New pressure on Iceland over whaling –

New pressure on Iceland over whaling Published:  10 January, 2011

PRESSURE from the United States conservation lobby is mounting on Iceland to abandon is whaling policy – or face the risk of trade sanctions.

This time Reykjavik may sit up and listen because North America is a key market for Icelandic cod and haddock exports. Around 19 conservation and animal welfare groups, which are said to represent tens of millions of US citizens, have just called on the US Secretaries of Commerce and Interior to impose trade sanctions against Iceland.

A petition filed by the Whale and Dolphin Conservation Society on behalf of the ‘Whales Need US’ coalition and Species Survival Network, urged Secretaries Gary Locke and Ken Salazar to invoke US conservation legislation known as the Pelly Amendment against Iceland, a press release states.

In November Gary Locke wrote to Icelandic Minister of Fisheries Jón Bjarnason, criticizing Iceland’s whaling practices. In reaction to the letter, Bjarnason said he is prepared to exchange opinions with the American government on the matter. The Pelly Amendment authorises the president to impose trade sanctions against another country for “diminishing the effectiveness” of conservation agreements.

According to the anti-whaling campaigners, in Iceland’s case, that is the violation of the agreement with the International Whaling Commission (IWC), which bans commercial whaling, and the Convention on International Trade in Endangered Species of Wild Fauna and Flora which prohibits international commercial trade in whale products. Iceland resumed commercial whaling in 2006, catching 148 fin whales and more than 80 minkes in the 2010 whaling season.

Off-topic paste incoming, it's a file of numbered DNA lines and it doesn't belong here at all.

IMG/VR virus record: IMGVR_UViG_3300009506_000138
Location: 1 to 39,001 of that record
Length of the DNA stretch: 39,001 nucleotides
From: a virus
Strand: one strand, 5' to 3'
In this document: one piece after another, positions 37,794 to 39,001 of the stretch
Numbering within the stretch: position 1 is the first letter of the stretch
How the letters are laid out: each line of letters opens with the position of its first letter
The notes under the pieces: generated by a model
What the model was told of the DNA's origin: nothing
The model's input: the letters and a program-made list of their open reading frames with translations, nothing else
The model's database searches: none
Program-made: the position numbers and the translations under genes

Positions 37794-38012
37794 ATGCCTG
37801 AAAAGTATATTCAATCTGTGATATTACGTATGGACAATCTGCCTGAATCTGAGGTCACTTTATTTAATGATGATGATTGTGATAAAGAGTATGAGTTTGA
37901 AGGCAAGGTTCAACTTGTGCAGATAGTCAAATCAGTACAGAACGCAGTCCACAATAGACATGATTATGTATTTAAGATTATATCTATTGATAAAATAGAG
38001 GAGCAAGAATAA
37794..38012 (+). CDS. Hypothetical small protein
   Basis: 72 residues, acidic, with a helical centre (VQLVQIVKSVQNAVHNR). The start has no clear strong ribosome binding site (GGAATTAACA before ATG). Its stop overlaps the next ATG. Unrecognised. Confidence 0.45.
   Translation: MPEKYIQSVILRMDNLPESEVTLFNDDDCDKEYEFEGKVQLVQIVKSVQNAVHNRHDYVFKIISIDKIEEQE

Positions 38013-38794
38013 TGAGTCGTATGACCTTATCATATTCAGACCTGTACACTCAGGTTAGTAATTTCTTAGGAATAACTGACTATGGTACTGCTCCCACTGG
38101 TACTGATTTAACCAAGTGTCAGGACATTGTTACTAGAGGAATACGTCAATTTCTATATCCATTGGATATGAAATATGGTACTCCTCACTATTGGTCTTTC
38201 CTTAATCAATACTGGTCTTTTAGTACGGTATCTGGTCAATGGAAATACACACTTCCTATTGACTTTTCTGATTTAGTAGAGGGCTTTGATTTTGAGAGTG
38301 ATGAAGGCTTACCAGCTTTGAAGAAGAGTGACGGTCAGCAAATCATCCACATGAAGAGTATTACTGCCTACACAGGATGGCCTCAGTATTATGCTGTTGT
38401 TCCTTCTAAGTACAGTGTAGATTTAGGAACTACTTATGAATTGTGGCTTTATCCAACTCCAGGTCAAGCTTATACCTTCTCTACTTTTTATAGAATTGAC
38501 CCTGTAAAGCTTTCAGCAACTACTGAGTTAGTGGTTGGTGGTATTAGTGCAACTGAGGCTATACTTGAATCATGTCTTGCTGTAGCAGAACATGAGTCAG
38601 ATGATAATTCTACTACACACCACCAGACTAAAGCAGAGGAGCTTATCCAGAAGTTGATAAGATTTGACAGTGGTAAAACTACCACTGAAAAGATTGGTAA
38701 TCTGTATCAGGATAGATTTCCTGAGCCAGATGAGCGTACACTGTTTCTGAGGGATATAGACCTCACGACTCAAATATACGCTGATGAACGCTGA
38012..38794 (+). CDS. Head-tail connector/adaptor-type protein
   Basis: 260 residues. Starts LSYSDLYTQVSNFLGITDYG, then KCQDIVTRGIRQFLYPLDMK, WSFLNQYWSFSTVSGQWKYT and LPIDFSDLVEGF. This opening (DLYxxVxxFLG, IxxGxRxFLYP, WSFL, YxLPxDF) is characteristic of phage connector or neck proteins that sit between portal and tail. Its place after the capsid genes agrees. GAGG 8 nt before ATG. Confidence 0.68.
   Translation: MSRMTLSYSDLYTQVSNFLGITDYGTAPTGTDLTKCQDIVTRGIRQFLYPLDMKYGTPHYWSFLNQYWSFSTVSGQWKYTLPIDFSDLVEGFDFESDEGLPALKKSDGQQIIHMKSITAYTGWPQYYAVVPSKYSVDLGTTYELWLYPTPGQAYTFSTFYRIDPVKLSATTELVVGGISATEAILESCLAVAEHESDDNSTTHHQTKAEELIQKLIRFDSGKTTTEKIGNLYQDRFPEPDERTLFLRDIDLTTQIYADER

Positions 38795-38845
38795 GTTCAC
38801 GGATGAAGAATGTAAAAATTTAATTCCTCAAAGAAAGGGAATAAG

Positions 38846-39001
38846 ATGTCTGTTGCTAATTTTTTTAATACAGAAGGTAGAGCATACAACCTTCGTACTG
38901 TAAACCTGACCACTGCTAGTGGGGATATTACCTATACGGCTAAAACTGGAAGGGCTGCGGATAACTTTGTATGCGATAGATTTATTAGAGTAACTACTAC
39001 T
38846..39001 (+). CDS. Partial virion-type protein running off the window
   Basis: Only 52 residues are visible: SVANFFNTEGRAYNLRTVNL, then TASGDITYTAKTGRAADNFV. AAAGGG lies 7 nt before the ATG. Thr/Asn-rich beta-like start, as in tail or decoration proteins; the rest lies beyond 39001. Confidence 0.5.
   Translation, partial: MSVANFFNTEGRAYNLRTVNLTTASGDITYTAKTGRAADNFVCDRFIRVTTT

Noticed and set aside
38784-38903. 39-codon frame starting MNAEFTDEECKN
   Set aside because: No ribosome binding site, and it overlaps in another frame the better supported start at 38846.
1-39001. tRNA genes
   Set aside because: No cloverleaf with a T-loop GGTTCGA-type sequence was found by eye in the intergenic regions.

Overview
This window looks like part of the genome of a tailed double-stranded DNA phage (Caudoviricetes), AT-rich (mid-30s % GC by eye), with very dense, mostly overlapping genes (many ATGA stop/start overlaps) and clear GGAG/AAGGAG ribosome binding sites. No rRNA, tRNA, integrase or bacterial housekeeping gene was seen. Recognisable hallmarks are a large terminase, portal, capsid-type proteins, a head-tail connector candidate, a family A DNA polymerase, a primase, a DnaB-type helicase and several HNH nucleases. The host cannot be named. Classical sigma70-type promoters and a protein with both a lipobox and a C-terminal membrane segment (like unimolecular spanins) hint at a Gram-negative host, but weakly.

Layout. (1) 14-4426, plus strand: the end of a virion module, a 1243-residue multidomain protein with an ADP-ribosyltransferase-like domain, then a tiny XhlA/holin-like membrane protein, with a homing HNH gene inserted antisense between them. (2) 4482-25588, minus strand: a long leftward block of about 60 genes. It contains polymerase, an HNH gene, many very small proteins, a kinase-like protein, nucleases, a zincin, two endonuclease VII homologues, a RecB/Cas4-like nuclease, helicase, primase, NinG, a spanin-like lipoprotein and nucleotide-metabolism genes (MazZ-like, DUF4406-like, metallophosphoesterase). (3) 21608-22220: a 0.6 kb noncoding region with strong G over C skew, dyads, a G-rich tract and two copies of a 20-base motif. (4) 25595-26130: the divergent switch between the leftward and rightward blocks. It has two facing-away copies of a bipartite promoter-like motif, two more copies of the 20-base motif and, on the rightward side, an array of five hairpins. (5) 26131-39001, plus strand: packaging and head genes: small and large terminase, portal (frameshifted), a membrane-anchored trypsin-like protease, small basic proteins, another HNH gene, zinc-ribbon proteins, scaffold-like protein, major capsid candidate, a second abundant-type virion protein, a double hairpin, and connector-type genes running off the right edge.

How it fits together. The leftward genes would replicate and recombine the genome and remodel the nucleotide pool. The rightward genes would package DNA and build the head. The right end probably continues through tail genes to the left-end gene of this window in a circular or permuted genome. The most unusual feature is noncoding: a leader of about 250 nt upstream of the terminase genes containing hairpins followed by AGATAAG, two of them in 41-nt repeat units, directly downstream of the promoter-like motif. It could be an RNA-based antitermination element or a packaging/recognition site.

Iceland’s export of whale products has also increased; in 2010, Iceland exported more than 800 tons of whale meat, blubber and oil to Japan, Norway and the Faroe Islands and made illegal shipments of whale products to Latvia and Belarus, the anti-whalers claim. They state that the Obama administration is taking a fresh look at Iceland’s renegade whaling and trade, indicating recently that it is “evaluating potential responses”.

According to reports, the conservation and welfare groups have identified specific Icelandic companies as potential targets for trade sanctions; these include major seafood industry players that are directly tied to Iceland’s whaling industry.

The  Federation of Icelandic Fishing Vessel Owners said that Iceland’s approach to whaling was guided by responsibility and sustainability. The fin whales caught in recent years were not an endangered species, contrary to what is repeatedly being implied. Annual catch figures of fin and minke whales are less than one per cent of the estimated stock size, it added.